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Aaron Dessner: Producing folklore And evermore

Taylor Swift's Lockdown Albums By Tom Doyle
Published March 2021

Aaron Dessner at Long Pond Studios.Aaron Dessner at Long Pond Studios.Photo: James Goodwin

The pandemic gave Taylor Swift a chance to explore new musical paths, with two lockdown albums co‑written and produced by the National’s Aaron Dessner.

Few artists during the pandemic have been as prolific as Taylor Swift. In July 2020, she surprise‑released folklore, a double‑length album recorded entirely remotely and in isolation. It went on to become the biggest global seller of the year, with four million sales and counting. Then, in December, she repeated the trick with the 15‑song evermore, which quickly became Swift’s eighth consecutive US number one.

In contrast to her country‑music roots and the shiny synth‑pop that made her a superstar, both folklore and evermore showcased a very different Taylor Swift sound: one veering more towards atmospheric indie and folk. The former album was part‑produced by Swift and her regular co‑producer Jack Antonoff (St Vincent, Lana Del Rey), while the other half of the tracks were overseen by a new studio collaborator, Aaron Dessner of the National. For evermore, aside from one Antonoff‑assisted song, Dessner took full control of production.

Good Timing

Although his band are hugely popular and even won a Grammy for their 2017 album Sleep Well Beast, Aaron Dessner admits that it initially felt strange for an indie‑rock guitarist and keyboard player to be pulled into such a mainstream project. Swift had already declared herself a fan of the National, and first met the band back in 2014. Nonetheless, Dessner was still surprised when the singer sent him a text “out of the blue” last spring.

“I mean, I didn’t think it was a hoax,” he laughs. “But it was very exciting and a moment where you think it’s like serendipity or something, especially in the middle of the pandemic. When she asked if I would ever consider writing with her, I just happened to have a lot of music that I had worked really hard on. So, the timing was sort of lucky. It opened up this crazy period of collaboration. It was a pretty wild ride.”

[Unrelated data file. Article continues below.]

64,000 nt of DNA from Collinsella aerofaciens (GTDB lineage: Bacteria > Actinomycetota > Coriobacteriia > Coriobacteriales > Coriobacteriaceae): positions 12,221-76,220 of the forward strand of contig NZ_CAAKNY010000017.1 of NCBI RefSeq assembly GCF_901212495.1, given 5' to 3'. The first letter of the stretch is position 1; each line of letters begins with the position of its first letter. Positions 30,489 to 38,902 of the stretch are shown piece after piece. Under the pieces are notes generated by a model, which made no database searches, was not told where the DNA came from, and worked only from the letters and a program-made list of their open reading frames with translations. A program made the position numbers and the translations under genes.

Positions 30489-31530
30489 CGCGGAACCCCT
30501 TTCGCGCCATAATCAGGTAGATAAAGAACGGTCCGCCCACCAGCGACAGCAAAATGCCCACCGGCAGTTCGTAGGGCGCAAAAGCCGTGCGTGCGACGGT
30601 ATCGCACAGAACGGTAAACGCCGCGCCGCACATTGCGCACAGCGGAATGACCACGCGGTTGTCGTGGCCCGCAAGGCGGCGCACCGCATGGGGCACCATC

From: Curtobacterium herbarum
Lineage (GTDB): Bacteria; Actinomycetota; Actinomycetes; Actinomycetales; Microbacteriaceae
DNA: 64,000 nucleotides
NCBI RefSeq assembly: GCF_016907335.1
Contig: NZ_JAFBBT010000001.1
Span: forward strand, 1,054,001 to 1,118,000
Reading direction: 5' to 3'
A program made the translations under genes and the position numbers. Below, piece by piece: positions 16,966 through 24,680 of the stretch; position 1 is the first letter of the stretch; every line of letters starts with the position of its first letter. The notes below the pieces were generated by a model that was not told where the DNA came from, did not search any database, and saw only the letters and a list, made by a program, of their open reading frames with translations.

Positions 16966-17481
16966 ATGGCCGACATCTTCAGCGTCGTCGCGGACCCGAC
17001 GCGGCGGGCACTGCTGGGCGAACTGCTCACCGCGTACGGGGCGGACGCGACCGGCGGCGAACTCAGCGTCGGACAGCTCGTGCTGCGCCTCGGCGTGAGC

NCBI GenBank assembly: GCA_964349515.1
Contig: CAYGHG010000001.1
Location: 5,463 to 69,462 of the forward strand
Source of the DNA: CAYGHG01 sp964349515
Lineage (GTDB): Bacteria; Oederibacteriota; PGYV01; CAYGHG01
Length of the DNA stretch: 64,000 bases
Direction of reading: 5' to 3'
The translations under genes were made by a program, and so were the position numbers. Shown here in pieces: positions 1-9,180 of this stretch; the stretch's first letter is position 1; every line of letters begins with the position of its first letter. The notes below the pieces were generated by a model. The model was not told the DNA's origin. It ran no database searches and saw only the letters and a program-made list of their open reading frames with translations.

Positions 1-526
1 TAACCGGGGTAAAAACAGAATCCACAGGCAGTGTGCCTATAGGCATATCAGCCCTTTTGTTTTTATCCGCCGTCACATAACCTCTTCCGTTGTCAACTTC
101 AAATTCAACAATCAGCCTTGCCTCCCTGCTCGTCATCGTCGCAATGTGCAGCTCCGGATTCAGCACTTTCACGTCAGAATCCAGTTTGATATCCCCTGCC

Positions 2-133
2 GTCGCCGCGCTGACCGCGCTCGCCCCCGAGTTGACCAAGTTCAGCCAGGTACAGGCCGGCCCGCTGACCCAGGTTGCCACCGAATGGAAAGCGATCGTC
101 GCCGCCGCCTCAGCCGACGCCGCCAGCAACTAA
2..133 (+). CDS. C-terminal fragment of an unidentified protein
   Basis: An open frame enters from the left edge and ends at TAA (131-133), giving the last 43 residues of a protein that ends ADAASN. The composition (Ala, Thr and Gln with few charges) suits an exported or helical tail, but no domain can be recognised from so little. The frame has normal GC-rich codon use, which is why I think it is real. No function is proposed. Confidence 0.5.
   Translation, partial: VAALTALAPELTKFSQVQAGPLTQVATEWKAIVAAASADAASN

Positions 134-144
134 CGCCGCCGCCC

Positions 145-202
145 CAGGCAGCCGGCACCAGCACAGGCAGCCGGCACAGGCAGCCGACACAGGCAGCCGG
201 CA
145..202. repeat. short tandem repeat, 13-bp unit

Long Pond’s WSW/Siemens console is thought to be one of only three in the USA.Long Pond’s WSW/Siemens console is thought to be one of only three in the USA.Photo: Jonathan LowSince 2016, Aaron Dessner has been based at his self‑built rural facility, Long Pond Studio, in the Hudson Valley, upstate New York. The only major change to the studio since SOS last spoke to Dessner in October 2017 has been the addition of a vintage WSW Siemens console built in 1965. “It had been refurbished by someone,” he says, “and I think there’s only three of them in the United States. I heard it was for sale from our friend [and the National producer/mixer] Peter Katis. That’s a huge improvement here.”

Although the National made Sleep Well Beast and its 2019 successor I Am Easy To Find at Long Pond, the band members are scattered around the US and Europe, meaning Dessner is no stranger to remote working and file sharing. This proved to be invaluable for his work with Swift. Dessner spent the first six weeks of lockdown writing music that he believed to be for Big Red Machine, his project with Bon Iver’s Justin Vernon. Instead, many of these work‑in‑progress tracks would end up on folklore. Their first collaboration (and the album’s first single), ‘cardigan’, for instance, emerged from an idea Dessner had been working on backstage during the National’s European arena tour of Winter 2019.

“I sent her a folder and in the middle of the night she sent me that song,” Dessner explains. “So, the next morning I was just listening to it, like, ‘Woah, OK, this is crazy.’”

On The Move

As work progressed, it quickly became apparent that Swift and Dessner were very much in tune as a songwriting and producing unit. There was very little Dessner had to do, he says, in terms of chopping vocals around to shape the top lines. “I think it’s because I’m so used to structuring things like a song, with verses and choruses and bridges,” he reckons. “In most cases, she sort of kept the form. If she had a different idea, she would tell me when she was writing and I would chop it up and send it to her. But, mostly, things kind of stayed in the form that we had.”

Dessner and Swift were working intensively and at high speed throughout 2020, so much so that on one occasion the producer sent the singer a track and went out for a run in the countryside around Long Pond. By the time he got back, Swift had already written ‘the last great american dynasty’ and it was waiting for him in his inbox.

“That was a crazy moment,” he laughs. “One of the astonishing things about Taylor is what a brilliant songwriter she is and the clarity of her ideas and, when she has a story to tell,...

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Published March 2021